The word “Sustainability” has been said quite a bit lately, but not everyone knows what it means! The definition of sustainability, according to www.dictionary.com:
the ability to be sustained, supported, upheld, or confirmed.
Environmental Science. the quality of not being harmful to the environment or depleting natural resources, and thereby supporting long-term ecological balance: The committee is developing sustainability standards for products that use energy.
When people say they are living sustainably, a low waste lifestyle, or even zero waste, they are basically doing what they can to reduce, reuse, and recycle. They practice living in a way that they only buy what they need. They shop smart, and from reliable stores and they reuse as much as they can before it goes to “waste” or needs to be composted or recycled.
I’m glad this is a thing.
A habit people can often fall into (including myself), when becoming sustainable or wanting to reduce your overall waste, we think we have to go out and buy new things to start. I did this, well kinda.
When I decided I wanted to be more mindful of what I use, I went and bought quite a bit at once, but in my defense, all of those things I use or have used. Could I have gone without some of the products I bought? Yeah, probably, but I have them, now, so I’m going to use them!
Zero Waste Living
Zero waste living is definitely an all or nothing way to live. No one is perfect at it. People make mistakes but it’s really cool to see how much effort people are willing to put into it in order to have zero waste.
If you don’t know what zero waste living is, it’s quite literally have as little waste as possible.
I feel like I’m still quite surface level with a lot of the zero waste and sustainable living. I do what I can, but I also have a lot of room for growth, too. Living sustainably can mean much more than purchasing a reusable product.
It’s a preference, what you’re priorities are, and where you’re at on this journey, but it can go far past just buying something in a glass jar, but where each ingredient came from, how much it took to have that ingredient, and if that product is even worth it since the ingredients may take lots of water or excess use. There’s a Youtuber I follow, her name is Sedona Christina (on Youtube, but she goes by Christie!) She is the one who kinda brought that to my attention while watching her videos. She is soooo full of knowledge and lives zero waste, so I highly recommend giving her a follow and hearing all of her knowledge about zero waste living!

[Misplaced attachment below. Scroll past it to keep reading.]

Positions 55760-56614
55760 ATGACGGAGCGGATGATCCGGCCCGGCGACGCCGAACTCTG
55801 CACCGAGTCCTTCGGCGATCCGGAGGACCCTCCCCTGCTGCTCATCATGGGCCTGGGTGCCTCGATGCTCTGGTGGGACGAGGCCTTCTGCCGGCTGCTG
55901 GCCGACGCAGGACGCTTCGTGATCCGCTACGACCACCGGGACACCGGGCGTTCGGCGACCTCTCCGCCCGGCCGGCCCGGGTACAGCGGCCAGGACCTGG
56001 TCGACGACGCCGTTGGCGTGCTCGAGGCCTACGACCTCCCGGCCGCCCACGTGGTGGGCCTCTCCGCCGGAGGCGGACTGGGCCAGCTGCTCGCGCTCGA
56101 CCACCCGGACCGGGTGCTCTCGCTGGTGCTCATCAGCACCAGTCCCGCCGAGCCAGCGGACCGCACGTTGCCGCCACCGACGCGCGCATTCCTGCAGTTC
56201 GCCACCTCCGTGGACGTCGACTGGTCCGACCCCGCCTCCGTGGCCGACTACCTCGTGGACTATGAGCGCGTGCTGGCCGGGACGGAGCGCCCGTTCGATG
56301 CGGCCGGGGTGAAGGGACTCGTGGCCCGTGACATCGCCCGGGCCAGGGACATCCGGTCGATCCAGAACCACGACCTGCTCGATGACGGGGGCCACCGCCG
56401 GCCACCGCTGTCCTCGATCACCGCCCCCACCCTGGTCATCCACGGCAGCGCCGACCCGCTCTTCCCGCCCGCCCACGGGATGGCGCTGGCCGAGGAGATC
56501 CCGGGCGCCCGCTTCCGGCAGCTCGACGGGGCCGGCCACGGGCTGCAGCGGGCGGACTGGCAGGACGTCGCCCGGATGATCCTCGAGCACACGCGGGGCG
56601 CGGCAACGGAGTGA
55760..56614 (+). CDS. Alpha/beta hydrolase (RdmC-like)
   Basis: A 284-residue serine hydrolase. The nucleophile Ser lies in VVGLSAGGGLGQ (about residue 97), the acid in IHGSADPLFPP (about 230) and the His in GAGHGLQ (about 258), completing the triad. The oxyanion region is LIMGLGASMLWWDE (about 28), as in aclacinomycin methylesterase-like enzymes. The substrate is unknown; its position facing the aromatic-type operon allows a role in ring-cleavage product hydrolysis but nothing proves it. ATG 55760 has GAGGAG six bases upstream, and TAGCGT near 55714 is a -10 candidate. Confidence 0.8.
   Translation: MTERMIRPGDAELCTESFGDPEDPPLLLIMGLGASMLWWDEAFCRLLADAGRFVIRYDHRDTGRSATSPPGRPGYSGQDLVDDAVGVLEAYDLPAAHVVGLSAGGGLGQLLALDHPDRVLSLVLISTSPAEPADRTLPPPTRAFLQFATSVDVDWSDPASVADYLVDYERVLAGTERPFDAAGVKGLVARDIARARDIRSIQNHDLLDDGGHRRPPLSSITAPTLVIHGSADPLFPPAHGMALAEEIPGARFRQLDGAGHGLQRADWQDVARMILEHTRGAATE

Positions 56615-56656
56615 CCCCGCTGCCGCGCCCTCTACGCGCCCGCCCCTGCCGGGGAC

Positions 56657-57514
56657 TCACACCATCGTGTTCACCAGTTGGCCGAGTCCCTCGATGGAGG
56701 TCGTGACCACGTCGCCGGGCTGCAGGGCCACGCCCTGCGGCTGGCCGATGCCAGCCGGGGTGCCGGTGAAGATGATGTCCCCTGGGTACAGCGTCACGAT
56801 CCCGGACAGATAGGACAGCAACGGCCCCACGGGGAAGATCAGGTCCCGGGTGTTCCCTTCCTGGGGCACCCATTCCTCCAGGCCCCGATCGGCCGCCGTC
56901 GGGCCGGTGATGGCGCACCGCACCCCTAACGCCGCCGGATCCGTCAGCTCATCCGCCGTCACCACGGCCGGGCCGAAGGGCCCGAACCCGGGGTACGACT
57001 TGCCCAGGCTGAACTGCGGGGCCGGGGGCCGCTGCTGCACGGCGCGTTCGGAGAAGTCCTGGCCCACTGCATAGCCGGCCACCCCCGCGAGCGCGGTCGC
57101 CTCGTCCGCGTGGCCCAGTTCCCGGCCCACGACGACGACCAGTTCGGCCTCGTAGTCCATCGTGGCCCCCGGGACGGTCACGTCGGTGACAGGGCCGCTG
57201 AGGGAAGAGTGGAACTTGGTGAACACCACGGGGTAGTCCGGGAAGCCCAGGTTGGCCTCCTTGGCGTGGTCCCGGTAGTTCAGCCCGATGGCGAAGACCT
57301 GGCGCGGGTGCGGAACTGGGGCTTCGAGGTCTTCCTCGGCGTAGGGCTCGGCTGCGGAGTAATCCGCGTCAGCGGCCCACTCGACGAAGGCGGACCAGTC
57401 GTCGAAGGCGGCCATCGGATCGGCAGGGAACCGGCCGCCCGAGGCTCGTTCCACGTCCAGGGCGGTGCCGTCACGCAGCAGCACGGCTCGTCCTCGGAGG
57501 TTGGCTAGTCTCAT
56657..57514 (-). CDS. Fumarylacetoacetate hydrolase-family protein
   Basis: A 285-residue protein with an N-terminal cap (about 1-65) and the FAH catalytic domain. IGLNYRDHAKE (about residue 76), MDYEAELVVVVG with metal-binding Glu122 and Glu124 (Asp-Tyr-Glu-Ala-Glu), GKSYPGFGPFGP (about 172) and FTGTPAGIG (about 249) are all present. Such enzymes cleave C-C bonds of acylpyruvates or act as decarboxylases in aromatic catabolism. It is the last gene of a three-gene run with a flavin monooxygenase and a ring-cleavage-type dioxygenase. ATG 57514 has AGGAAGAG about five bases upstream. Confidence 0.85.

All we can do is try.
I’d much rather have you make an effort to reduce waste, than to never try because you won’t do it perfectly. It’s hard not to feel guilty when you have moments where you “fail” at it. I felt that way a lot, and I still do! For me, it’s most difficult to live plastic free when it comes to food packaging. That’s my biggest flaw, but all I can do is try. My husband and I always bring reusable bags and our cotton produce bags when we go grocery shopping, so we can at least cut out unnecessary plastic that way.
Steps to take when you want to be more sustainable.
- First and foremost, use up the rest of whatever you have before switching to a more reusable option. Yep. So that skincare product or toothpaste, or shampoo bottle you have, use the rest of the product! No sense in wasting the product just to begin a less wasteful path!
- A good rule of thumb when it comes to how much and what kind of waste you produce is by looking in your trash! I learned that from Lauren Singer (Founder of Package Free Shop). It makes sense, though!
- Be easy on yourself. It’ll take some getting used to. It definitely doesn’t happen over night and it shouldn’t! Don’t stress, just do what you can.
- If you’re a girl, I’m pretty sure I can say we all have extra bags lying around. No need to go out and buy reusable bags, just use the ones you have! I really liked the Thirty-One brand bad — the large utility tote. It’s durable and has a metal bar on the top (inside the fabric) so there was structure, and it carried quite a few groceries! So if anything, just use a tote you have at the house.
- If you do need to buy reusable bags, try to find them from a company you trust. I understand things can get expensive, and you’ll want to buy things straight from Amazon, but there are smaller businesses out there, creating eco-friendly, organic cotton bags for maybe a little more money. AND when you buy from them, you’re supporting smaller businesses and helping them stay open so they can continue to provide quality products that aren’t being greenwashed (basically false advertising products to make it seem like they are natural or organic, but really they are made of plastic, have a bamboo print wrapped around it and aren’t eco-friendly whatsoever).
- Make simple switches, and get used to the new habit. Then start switching out more when you’re ready!
- It is possible to be zero waste with a family. I know it sounds crazy, but it is. It’s not impossible. Bea Johnson is one of the OG zero waste people. She’s been doing this for YEARS and she has a family. Her instagram name is @zerowastehome. You should totally check her out.
Did that help?
Well, there ya have it friends! A little explanation about sustainability and some easy ways to start making some switches! I have more blog posts coming about sustainability, so stick around! Leave a comment below and let me know what you think, what switches you’ve made or what you plan to switch out first! I’d love to read it.
Until next time!
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